When Is Too Much Money Worse Than Too Little? Giving, Aid, and Impact After the Indian Ocean Tsunami of 2004

Chapter
Part of the Disaster Risk Reduction book series (DRR)

Abstract

This chapter examines the problematic of donations and humanitarian aid, a context already fraught with power imbalance, when donors give so much that it is arguably more than what is needed. Although similar situations have occurred over the past decade, the devastating Indian Ocean tsunami of 2004 was one of the first examples of this in modern aid work, inspiring a response from donors that was both quantitatively and qualitatively unprecedented. Both the size of the response and the structural differences because of the large percentage of non-institutional donors led to a number of problems that highlight issues in the aid paradigm. The large amount of funding did not lead to improved performance; rather, it raised expectations to an unrealistic level and led to a focus on media-friendly projects rather than need-based programming. Despite the surplus in funding, agencies continued to compete, either for grants or for beneficiaries, which became in shorter supply than money; and this competition, rather than improving performance, tended to worsen it.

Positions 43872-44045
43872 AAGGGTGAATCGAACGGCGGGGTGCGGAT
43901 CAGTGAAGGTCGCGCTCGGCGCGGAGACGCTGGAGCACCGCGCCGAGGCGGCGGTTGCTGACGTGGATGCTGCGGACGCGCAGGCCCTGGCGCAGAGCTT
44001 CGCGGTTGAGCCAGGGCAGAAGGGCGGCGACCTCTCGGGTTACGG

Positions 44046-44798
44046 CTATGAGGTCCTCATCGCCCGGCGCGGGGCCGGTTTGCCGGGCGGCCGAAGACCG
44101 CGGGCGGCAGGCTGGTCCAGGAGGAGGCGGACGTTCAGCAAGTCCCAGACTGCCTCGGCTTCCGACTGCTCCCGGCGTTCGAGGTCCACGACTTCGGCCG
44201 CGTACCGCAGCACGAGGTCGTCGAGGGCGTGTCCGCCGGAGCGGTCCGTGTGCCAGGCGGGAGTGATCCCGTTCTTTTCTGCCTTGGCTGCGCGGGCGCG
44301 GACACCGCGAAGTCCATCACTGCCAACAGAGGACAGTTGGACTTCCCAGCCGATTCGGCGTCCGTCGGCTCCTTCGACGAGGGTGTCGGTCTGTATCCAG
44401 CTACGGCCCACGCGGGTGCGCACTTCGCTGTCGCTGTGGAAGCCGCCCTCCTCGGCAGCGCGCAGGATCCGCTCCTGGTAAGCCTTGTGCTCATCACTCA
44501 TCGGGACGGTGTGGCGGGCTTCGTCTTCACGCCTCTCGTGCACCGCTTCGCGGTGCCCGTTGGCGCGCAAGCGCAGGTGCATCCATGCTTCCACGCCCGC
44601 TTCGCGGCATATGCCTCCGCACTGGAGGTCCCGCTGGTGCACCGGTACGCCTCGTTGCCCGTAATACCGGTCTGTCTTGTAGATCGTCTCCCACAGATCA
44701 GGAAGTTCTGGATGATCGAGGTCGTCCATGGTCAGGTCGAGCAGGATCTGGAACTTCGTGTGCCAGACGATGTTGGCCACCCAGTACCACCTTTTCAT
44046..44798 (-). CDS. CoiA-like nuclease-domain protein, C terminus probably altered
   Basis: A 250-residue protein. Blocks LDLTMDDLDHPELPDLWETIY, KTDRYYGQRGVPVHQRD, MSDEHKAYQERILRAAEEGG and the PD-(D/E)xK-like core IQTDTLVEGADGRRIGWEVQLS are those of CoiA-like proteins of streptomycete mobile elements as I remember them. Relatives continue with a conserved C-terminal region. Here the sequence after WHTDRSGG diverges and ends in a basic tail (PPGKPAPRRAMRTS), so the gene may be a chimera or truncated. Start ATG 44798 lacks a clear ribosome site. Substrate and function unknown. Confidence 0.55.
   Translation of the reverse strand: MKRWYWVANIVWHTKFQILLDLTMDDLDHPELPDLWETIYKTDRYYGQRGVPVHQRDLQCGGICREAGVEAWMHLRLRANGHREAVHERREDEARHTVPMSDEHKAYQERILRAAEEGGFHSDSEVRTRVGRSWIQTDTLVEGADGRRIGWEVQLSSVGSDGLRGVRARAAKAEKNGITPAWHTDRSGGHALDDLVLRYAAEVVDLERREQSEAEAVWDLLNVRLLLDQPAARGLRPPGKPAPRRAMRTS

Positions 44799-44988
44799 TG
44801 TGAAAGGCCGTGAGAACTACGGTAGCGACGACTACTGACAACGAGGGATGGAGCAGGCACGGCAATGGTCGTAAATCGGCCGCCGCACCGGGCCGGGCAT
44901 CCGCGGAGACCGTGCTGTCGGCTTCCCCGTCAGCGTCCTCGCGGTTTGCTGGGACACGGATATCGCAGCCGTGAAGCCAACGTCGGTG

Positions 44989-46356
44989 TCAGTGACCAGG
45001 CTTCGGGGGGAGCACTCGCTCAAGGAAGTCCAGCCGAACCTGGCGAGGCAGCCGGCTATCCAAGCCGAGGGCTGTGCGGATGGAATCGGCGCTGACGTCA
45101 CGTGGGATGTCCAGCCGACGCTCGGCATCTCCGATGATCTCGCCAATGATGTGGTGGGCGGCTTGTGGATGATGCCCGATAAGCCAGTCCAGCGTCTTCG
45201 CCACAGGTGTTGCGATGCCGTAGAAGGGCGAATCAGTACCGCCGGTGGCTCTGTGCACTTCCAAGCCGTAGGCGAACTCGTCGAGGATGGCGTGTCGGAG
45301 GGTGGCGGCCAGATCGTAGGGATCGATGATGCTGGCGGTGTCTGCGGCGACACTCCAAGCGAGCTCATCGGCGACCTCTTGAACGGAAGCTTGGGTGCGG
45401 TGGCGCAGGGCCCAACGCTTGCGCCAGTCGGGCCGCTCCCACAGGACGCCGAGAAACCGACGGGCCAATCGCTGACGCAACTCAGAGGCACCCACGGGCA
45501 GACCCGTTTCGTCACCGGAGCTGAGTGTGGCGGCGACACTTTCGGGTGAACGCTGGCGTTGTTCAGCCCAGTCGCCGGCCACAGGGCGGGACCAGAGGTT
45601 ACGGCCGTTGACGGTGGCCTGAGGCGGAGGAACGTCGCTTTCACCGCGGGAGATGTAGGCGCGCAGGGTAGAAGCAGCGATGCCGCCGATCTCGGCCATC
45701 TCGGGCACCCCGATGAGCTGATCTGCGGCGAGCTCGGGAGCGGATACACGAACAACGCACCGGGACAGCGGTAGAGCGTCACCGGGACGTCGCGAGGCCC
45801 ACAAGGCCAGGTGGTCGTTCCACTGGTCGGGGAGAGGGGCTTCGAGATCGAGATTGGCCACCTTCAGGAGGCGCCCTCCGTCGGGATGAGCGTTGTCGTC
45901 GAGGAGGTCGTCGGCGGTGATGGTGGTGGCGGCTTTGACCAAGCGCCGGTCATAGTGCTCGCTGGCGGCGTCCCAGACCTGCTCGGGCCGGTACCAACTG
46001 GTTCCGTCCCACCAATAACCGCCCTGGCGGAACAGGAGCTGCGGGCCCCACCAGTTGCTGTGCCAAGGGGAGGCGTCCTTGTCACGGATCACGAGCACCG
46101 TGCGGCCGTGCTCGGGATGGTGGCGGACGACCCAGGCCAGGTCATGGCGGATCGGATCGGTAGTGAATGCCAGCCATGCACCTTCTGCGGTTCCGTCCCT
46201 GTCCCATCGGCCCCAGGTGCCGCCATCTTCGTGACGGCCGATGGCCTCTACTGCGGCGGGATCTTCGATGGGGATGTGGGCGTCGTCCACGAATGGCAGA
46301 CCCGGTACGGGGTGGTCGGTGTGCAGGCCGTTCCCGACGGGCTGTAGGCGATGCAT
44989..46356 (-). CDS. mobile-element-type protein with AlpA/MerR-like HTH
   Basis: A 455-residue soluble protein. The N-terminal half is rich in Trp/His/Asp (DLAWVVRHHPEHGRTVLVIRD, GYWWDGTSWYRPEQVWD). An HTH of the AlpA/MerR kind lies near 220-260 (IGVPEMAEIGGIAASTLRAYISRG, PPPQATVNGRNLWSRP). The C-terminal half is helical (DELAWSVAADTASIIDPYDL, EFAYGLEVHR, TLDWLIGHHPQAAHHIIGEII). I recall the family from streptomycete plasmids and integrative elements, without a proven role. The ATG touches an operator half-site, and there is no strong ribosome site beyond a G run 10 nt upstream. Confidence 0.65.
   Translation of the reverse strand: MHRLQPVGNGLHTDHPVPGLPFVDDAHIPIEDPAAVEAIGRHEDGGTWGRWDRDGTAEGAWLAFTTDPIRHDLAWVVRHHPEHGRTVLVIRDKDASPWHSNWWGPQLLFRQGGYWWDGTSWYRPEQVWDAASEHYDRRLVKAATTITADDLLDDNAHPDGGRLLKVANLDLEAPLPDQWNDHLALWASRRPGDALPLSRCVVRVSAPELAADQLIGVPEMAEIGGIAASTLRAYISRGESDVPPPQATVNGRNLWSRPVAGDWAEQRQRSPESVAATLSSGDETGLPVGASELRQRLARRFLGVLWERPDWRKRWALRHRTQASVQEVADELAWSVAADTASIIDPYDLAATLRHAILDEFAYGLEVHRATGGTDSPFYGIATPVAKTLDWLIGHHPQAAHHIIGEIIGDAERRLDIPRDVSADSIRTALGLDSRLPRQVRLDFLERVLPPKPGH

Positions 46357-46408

Keywords

Aid Disaster Donors Funding Tsunami 

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Copyright information

© Springer Japan 2015

Authors and Affiliations

  1. 1.Centre de Sociologie des Organisations, Institut d’Études Politiques (Sciences Po)ParisFrance

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